Listing every potential crime that could occur in your business would be a daunting task. Small-business owners face risks from employee crime, nonemployee crime, and cybercrime. Any of these could result in claims that cause your premium to rise.
The good news is, you are not helpless against these crimes. There are practical steps you can take to keep your workplace protected against each type of crime. Putting these safeguards in place will prevent loss, injury, and increased costs.
Help keep your business crime-free with the following tips:
Prevent Employee Crime
- Vet your people: It may involve a lot of legwork, but it’s worth checking into the people you hire. Contact references and perform background checks for any potential employees. Be sure you are utilizing trustworthy people.
- Avoid violence: Do you have a written workplace violence-prevention policy? If not, develop a comprehensive plan that covers the consequences of committing acts of violence in the workplace and procedures to follow if such an event should occur.
- Require audits: Reduce the opportunity for internal theft by requiring reviews for all employees who handle invoicing, receipts, or payroll. These regular audits require extra effort, but the accountability can help prevent significant losses.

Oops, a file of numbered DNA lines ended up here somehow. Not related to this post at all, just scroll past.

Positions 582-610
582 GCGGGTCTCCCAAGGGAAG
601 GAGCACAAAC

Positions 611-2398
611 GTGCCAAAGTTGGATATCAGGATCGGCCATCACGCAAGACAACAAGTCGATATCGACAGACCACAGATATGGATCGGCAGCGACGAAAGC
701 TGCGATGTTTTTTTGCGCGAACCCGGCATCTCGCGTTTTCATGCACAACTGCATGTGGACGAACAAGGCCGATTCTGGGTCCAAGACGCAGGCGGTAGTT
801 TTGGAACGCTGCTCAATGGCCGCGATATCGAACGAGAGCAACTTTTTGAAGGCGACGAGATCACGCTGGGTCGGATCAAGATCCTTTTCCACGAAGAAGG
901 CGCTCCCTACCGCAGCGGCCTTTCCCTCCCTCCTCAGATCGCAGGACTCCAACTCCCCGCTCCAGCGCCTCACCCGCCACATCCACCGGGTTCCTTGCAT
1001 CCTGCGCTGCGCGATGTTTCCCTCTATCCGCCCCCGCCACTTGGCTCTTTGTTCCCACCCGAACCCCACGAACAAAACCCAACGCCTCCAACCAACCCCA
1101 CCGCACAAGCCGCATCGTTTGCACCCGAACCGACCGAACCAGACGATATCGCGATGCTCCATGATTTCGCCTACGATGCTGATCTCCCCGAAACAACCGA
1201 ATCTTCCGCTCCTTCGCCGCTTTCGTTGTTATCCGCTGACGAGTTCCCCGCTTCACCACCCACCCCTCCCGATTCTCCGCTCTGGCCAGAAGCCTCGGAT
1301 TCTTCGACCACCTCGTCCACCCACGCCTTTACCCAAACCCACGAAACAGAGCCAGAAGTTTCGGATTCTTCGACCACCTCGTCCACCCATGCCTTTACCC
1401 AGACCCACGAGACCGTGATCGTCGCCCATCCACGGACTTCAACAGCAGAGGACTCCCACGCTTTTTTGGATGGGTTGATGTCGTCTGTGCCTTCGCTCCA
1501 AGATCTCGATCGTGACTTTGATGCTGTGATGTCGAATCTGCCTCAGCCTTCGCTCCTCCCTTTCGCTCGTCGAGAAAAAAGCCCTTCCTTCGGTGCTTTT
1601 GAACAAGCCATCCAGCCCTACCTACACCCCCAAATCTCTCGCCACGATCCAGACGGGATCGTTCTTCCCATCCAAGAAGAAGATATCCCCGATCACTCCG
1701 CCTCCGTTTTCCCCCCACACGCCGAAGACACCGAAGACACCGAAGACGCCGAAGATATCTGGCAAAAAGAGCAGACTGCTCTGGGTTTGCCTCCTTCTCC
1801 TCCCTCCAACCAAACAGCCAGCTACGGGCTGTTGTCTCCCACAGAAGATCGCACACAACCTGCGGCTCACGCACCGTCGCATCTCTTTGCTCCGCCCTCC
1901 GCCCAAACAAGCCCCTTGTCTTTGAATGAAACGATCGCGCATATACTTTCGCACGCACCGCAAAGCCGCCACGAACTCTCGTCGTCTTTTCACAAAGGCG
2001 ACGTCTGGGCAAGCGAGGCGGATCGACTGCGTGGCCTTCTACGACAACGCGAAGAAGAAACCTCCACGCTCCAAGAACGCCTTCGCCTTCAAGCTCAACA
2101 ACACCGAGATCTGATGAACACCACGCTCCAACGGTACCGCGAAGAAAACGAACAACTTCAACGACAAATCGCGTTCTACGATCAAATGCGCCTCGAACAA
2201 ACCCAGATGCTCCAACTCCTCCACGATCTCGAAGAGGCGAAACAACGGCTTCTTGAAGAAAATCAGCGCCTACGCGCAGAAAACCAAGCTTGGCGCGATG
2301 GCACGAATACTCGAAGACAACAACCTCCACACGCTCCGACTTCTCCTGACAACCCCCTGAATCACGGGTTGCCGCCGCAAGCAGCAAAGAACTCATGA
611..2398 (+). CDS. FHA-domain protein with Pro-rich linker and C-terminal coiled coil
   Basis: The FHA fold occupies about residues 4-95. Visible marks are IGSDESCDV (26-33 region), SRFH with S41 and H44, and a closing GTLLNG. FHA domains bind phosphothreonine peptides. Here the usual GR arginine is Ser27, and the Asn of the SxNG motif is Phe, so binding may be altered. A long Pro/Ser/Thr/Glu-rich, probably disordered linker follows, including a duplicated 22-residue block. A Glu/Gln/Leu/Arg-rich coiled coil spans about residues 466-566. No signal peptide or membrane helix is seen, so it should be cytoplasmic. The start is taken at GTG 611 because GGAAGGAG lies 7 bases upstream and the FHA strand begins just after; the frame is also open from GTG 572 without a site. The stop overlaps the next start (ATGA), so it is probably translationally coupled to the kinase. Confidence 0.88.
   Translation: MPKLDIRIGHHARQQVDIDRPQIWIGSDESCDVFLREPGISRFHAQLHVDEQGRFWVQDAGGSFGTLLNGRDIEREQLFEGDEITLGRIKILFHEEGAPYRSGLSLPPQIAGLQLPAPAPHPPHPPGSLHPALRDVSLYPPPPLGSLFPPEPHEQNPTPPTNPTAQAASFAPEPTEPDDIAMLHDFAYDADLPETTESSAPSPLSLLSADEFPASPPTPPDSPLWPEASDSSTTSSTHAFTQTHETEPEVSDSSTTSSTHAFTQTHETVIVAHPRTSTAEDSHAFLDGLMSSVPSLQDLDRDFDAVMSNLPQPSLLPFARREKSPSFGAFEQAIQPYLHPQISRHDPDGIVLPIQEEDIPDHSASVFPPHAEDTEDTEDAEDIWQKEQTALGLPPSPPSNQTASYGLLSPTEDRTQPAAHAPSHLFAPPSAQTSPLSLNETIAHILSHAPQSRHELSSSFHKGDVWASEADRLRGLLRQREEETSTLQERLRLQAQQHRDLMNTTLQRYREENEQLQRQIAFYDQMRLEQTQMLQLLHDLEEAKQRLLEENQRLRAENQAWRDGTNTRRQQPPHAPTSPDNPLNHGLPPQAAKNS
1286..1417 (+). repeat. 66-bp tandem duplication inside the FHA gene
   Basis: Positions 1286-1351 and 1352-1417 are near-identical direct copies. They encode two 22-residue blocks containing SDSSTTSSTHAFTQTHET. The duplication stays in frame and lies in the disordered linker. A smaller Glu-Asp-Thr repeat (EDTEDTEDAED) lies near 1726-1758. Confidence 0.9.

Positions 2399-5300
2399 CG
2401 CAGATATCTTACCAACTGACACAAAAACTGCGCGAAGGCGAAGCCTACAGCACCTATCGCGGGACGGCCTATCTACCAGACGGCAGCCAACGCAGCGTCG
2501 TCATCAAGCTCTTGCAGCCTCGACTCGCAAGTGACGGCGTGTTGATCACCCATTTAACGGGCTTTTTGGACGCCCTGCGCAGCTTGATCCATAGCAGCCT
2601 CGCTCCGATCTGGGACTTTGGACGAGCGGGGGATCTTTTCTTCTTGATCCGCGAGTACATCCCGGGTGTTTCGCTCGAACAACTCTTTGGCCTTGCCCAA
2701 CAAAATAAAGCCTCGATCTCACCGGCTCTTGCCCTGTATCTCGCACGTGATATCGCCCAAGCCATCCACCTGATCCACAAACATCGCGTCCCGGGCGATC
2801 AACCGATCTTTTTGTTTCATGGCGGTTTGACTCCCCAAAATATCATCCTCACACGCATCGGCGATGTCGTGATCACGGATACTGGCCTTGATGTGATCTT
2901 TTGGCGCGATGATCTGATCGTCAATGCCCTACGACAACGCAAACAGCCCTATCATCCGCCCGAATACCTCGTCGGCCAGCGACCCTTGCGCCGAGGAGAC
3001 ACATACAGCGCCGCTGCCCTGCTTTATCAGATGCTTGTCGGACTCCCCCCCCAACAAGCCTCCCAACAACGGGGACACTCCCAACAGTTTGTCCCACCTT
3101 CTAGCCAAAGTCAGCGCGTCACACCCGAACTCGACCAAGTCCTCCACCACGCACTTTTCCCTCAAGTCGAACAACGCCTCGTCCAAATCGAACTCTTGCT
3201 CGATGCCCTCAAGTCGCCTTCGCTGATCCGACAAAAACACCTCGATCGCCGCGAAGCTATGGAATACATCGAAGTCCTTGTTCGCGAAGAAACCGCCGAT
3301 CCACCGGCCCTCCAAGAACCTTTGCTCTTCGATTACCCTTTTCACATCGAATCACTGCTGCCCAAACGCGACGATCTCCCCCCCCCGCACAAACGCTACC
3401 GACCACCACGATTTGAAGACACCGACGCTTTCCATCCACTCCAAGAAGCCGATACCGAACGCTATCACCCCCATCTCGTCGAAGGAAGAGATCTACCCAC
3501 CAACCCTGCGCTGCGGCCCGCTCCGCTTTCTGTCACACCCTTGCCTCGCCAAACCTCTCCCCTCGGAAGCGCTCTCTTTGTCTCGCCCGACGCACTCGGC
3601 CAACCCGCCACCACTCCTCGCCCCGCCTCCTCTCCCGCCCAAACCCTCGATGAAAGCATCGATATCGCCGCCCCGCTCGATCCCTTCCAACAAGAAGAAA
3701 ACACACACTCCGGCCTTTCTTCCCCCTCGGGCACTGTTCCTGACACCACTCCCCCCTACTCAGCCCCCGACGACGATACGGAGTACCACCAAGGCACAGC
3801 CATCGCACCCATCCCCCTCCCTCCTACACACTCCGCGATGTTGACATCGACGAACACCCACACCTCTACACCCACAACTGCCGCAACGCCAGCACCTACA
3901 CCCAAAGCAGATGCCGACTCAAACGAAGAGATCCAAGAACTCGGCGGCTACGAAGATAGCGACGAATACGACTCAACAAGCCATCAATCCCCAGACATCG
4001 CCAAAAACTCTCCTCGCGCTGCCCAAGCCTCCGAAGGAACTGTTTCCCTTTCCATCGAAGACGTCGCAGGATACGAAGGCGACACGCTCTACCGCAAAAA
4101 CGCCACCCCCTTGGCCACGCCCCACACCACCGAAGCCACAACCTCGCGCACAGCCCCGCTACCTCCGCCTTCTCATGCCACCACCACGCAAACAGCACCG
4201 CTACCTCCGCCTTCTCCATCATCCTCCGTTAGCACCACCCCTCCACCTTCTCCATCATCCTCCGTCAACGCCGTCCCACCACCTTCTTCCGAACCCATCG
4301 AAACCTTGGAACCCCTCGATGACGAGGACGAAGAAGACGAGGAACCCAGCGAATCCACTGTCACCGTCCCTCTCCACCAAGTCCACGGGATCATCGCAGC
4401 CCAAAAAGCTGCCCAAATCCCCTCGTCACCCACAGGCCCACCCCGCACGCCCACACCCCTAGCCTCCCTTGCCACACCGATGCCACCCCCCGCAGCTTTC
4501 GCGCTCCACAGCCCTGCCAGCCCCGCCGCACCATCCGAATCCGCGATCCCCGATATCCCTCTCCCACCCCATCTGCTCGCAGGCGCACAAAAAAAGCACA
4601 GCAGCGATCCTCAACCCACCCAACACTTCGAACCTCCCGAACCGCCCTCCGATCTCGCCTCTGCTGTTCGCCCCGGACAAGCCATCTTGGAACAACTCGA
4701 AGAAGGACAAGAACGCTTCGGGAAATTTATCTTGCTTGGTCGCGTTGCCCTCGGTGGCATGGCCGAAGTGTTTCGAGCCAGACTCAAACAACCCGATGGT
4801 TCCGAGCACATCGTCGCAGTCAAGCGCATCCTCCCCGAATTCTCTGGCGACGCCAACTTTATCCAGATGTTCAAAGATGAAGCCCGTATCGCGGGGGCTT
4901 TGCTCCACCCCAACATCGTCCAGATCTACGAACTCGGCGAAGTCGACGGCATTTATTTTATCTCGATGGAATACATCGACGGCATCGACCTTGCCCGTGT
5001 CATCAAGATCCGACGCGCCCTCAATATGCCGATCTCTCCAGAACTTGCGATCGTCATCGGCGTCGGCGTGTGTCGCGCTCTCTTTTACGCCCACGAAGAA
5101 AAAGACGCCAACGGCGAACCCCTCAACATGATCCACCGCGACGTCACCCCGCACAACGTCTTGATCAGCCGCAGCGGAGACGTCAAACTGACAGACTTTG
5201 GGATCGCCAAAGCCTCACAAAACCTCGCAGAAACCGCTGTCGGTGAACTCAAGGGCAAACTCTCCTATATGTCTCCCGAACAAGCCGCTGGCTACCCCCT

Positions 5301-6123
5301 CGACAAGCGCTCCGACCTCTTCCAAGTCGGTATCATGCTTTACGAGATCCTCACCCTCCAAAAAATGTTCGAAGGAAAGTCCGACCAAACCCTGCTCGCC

- Establish safety: Ensure every employee is properly trained on safety procedures and is aware of all company policies. Business owners who do not meet OSHA standards run the risk of breaking laws regarding safety regulations. Avoid penalty fees and lawsuits by remaining in compliance with all rules.
Prevent Nonemployee Crime
- Use surveillance: Keep all areas of your business insight. Use security personnel, mirrors, or surveillance cameras. Encourage employees to engage customers. A vigilant eye is helpful to protect your assets and avoid theft claims.
- Install security: Apply physical security measures to your business. Install quality locks or a company-wide security system. Limit access to high-risk areas.
- Light the way: Dark areas invite dark deeds. Ensure all areas of the property are well-lit. Add exterior lighting if none is present. Change all burned-out bulbs right away. Keep things bright and welcoming for employees and customers, and uninviting for a crime.
- Back it up: Keep backup copies of all records either on additional storage devices or off-site. A loss of data could mean anything from a minor setback to a significant cost. A significant breach can spell disaster for a small company.
- Monitor access: Limit the number of employees who can access all company information. Be especially prudent about access to finances and personal client information.
- Be software smart: Use strong passwords and proper firewalls to protect your data. Remain current on software updates to keep defenses strong. Change passwords regularly. Negligence in these procedures can prove costly.
As you make these efforts, you will make your company safer, more inviting, and more cost-effective.